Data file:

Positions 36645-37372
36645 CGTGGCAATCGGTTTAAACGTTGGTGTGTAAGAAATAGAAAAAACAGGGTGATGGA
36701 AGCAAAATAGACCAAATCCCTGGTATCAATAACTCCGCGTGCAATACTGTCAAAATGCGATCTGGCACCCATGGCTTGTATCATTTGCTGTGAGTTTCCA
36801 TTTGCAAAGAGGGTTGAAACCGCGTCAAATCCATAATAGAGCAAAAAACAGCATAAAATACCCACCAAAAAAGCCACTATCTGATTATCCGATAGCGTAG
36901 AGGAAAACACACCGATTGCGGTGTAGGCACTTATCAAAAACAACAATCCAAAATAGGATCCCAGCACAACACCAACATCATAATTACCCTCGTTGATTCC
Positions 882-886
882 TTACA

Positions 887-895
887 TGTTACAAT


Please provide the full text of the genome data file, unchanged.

Positions 36645-37372
36645 CGTGGCAATCGGTTTAAACGTTGGTGTGTAAGAAATAGAAAAAACAGGGTGATGGA
36701 AGCAAAATAGACCAAATCCCTGGTATCAATAACTCCGCGTGCAATACTGTCAAAATGCGATCTGGCACCCATGGCTTGTATCATTTGCTGTGAGTTTCCA
36801 TTTGCAAAGAGGGTTGAAACCGCGTCAAATCCATAATAGAGCAAAAAACAGCATAAAATACCCACCAAAAAAGCCACTATCTGATTATCCGATAGCGTAG
36901 AGGAAAACACACCGATTGCGGTGTAGGCACTTATCAAAAACAACAATCCAAAATAGGATCCCAGCACAACACCAACATCATAATTACCCTCGTTGATTCC
Positions 882-886
882 TTACA

Positions 887-895
887 TGTTACAAT